Washington, Jan 24 : Three-dimensional seismic images of a crater believed to be formed when an asteroid stuck the Earth 65 million years ago, causing the extinction of dinosaurs, suggest that the object landed in deeper water, leading to a bigger splash than previously assumed.
The 3D images are of the Chicxulub crater, a mostly submerged and buried impact crater on the Mexico coast, which was formed when an asteroid struck on the coast of the Yucatan Peninsula.
Most scientists agree the impact played a major role in the "KT Extinction Event" that caused the extinction of most life on Earth, including the dinosaurs.
According to Sean Gulick, a research scientist at the Institute for Geophysics at The University of Texas and principal investigator for the project, the new images reveal the asteroid landed in deeper water than previously assumed and therefore released about 6.5 times more water vapor into the atmosphere.
The impact site also contained sulfur-rich sediments called evaporites, which would have reacted with water vapor to produce sulfate aerosols.
According to Gulick, an increase in the atmospheric concentration of the compounds could have made the impact deadlier in two ways: by altering climate and by generating acid rain.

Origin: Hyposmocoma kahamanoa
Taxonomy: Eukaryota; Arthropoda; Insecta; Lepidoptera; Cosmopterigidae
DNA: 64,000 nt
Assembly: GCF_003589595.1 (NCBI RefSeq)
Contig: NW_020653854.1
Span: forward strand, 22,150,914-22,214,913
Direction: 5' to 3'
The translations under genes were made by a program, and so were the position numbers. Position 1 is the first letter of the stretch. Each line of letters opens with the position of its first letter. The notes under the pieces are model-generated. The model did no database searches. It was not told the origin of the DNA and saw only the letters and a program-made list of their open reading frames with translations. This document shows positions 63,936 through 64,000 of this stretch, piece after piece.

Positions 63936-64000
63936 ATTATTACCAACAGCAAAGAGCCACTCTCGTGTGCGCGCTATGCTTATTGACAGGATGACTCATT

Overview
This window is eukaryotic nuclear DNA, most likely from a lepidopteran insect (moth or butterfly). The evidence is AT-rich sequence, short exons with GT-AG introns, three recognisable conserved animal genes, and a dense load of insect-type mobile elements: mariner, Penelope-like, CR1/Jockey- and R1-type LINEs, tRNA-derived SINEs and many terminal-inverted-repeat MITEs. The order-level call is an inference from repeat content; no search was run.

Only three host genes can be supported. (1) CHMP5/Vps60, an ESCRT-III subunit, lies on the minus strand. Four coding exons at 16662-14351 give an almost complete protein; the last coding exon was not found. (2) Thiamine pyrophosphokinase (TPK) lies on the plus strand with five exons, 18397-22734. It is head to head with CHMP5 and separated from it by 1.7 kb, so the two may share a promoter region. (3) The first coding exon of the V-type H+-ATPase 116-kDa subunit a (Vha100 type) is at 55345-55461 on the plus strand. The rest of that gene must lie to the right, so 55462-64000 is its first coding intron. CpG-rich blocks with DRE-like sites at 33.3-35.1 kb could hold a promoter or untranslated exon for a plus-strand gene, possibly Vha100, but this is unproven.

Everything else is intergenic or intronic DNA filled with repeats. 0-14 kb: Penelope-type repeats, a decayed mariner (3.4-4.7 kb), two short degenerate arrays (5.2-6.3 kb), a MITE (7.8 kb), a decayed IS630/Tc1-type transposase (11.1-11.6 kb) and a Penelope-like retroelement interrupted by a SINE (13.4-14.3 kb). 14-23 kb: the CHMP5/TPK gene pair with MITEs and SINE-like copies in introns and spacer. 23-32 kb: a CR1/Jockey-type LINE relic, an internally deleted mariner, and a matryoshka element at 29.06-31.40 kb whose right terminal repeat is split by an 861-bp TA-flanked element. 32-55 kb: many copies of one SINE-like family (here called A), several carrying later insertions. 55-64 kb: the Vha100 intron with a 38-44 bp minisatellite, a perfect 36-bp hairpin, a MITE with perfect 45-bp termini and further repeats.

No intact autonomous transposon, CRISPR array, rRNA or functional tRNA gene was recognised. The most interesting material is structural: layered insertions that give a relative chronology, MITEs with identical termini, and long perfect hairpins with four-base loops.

Though earlier studies had suggested both effects might result from the impact, it was to a lesser degree.
"The greater amount of water vapor and consequent potential increase in sulfate aerosols needs to be taken into account for models of extinction mechanisms," said Gulick.
An increase in acid rain might help explain why reef and surface dwelling ocean creatures were affected along with large vertebrates on land and in the sea. As it fell on the water, acid rain could have turned the oceans more acidic. There is some evidence that marine organisms more resistant to a range of pH survived while those more sensitive did not.
According to the report, the mass extinction event was probably not caused by just one mechanism, but rather a combination of environmental changes acting on different time scales, in different locations.
For example, many large land animals might have been baked to death within hours or days of the impact as ejected material fell from the sky, heating the atmosphere and setting off firestorms.
More gradual changes in climate and acidity might have had a larger impact in the oceans.